- Oct 23, 2020
GSSC Series: Cars, Down Jackets, Crabs, And Supply Chain in China
by Vivian Yang
Logistics is often considered a behind-the-scene industry, but this year it has been brought into the spotlight amid the disruption of the Covid-19. “China’s logistics industry is facing a challenge that has never been seen before, but the challenge is also creating an opportunity for the revolution of productions and businesses,” said Xiaobo Wu, a well-known Chinese business writer, at the Global Smart Supply Chain Summit held online on Oct. 22nd.
As a writer who spends quality of time studying companies and new business trends in China, Wu shared three stories that reveal how supply chain capacity can reshape China’s manufacture industry and the way people do business.
The first story is about the Wuhan-based Honda car assembly plant. Its quick production recovery from the coronavirus impact has been widely reported in the media. The plant was shut down on January 23rd when the city lockdown started. After the height of the pandemic had passed, it reopened with twenty cars rolling off its production line on March 11th.
The plant’s director told Wu that there are more than 600 processes and 10,000 components supplied from different places to produce the cars. Their assembly line would not have been restarted without a strong support provided by supply chain and logistics services.
The second example is China’s famous down jackets manufacturer BOSIDENG, which produces over 3 million jackets a year and delivers orders to its customers across China within 24 hours. Even for bespoke items, like jackets customized by size or style according to customer’s personal preferences, customers can also receive their tailor-made products within a day. How can they do this? Wu visited BOSIDENG and found that its warehouses are seamlessly connected with JD’s warehouses. This e-commerce-driven warehouse integration has greatly helped manufacturers improve their fulfillment efficiency and production capacity for more customized products.
The third story is about the sales of hairy crabs from Yangcheng Lake in eastern China’s Jiangsu province, the premiere origin of the popular autumn delicacy. Because it was previously very difficult and costly to deliver live crabs, as of three or four years ago most crabs were consumed within this region, with a transaction volume of less than RMB 20 billion yuan a year. But nowadays, thanks to logistics companies’ cold chain delivery services via flights and hi-speed trains, hairy crabs from the famous lake can be shipped to over 1,000 cities across China within 24 hours, activating a market that is now worth more than RMB 100 billion yuan a year.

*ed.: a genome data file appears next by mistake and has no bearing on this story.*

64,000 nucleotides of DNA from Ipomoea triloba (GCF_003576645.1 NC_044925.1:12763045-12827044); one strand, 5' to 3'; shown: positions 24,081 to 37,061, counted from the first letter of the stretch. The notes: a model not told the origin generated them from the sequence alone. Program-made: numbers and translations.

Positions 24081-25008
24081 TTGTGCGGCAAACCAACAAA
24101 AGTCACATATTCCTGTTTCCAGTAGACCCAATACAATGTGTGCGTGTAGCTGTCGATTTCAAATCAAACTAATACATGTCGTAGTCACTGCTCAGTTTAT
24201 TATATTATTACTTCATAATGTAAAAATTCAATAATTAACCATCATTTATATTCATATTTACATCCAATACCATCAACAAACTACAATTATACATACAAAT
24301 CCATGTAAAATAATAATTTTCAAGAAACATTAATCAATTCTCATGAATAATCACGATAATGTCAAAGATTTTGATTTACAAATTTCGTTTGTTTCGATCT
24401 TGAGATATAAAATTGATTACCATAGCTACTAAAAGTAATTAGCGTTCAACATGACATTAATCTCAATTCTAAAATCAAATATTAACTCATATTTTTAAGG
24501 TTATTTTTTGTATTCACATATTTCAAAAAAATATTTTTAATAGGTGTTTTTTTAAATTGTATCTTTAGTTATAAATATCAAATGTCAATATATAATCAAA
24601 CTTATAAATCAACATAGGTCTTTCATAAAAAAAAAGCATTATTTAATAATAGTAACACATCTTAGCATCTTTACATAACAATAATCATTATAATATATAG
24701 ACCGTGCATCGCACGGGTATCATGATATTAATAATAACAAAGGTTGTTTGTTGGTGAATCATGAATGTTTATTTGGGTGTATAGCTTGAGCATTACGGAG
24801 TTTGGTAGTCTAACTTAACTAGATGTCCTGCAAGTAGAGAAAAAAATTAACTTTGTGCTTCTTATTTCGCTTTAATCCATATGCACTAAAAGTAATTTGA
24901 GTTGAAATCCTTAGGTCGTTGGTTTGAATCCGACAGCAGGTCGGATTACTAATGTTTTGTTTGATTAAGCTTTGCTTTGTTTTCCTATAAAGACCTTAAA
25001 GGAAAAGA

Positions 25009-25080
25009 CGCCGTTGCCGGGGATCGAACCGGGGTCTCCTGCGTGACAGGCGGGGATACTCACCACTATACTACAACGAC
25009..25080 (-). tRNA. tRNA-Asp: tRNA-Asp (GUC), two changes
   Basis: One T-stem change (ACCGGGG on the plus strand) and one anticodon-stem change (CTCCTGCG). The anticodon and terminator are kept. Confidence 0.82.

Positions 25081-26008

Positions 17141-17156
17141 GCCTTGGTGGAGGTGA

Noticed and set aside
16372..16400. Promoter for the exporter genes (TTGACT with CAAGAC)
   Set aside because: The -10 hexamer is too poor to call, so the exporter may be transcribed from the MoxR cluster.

Watch the replay of Xiaobo Wu’s speech online
In his speech, Wu identified four areas of remarkable progress in China’s logistics industry in the past few years. First, internet-based e-commerce has triggered the explosive growth of logistics services. Second, traditional manufacturers are propelled to upgrade or even re-build their production lines to meet the demand of continued e-commerce growth. Third, an increasing number of integrated warehousing and distribution centers are built to enhance logistics efficiency. On this point, JD’s self-built integrated fulfillment centers have become an economic moat that distinguishes itself from other competitors. Fourth, highly efficient last-mile delivery networks are ready in place across the country sustained by 4.5 million couriers on a daily basis.
“The revolutionary changes that have taken place in China’s logistics sector are the result of joint efforts by many people, including entrepreneurs in the manufacturing, transportation and other sectors, as well as those young couriers running on the road for the last-mile delivery services,” Wu said. “All of these contributed to China’s unique logistics landscape. Any broken link in the chain will hinder success.”
Wu also touched upon the role of technologies such as AI, 5G, big data, self-driving vehicles and more in driving logistics development. With the application of these technologies in recent years, JD Logistics’ networks are now able to cover all the administrative counties in China now, including more than 20,000 small townships and over 99% of the total national population, with 90% of orders delivered within 24 hours.
“At my home in Hangzhou city, it only takes 12 hours,” Wu said. “When I place an order on JD in the morning, the parcel will arrive around 4 to 5 pm at my doorstep in the afternoon of the same day. China has the most imaginative environment in the world for the revolution of the logistics industry.”
GSSC summit is an annual event held by JD Logistics that focuses on logistics innovation and technology communication on a global scale. Under this year’s theme of “Open Capabilities, Shared Growth”, the GSSC gathered the world’s leading experts in the industries of logistics, commerce, science and technology to discuss how to seize the opportunities provided by the macro environment and policy, with an aim to reshape the industrial supply chain and promote high-speed growth.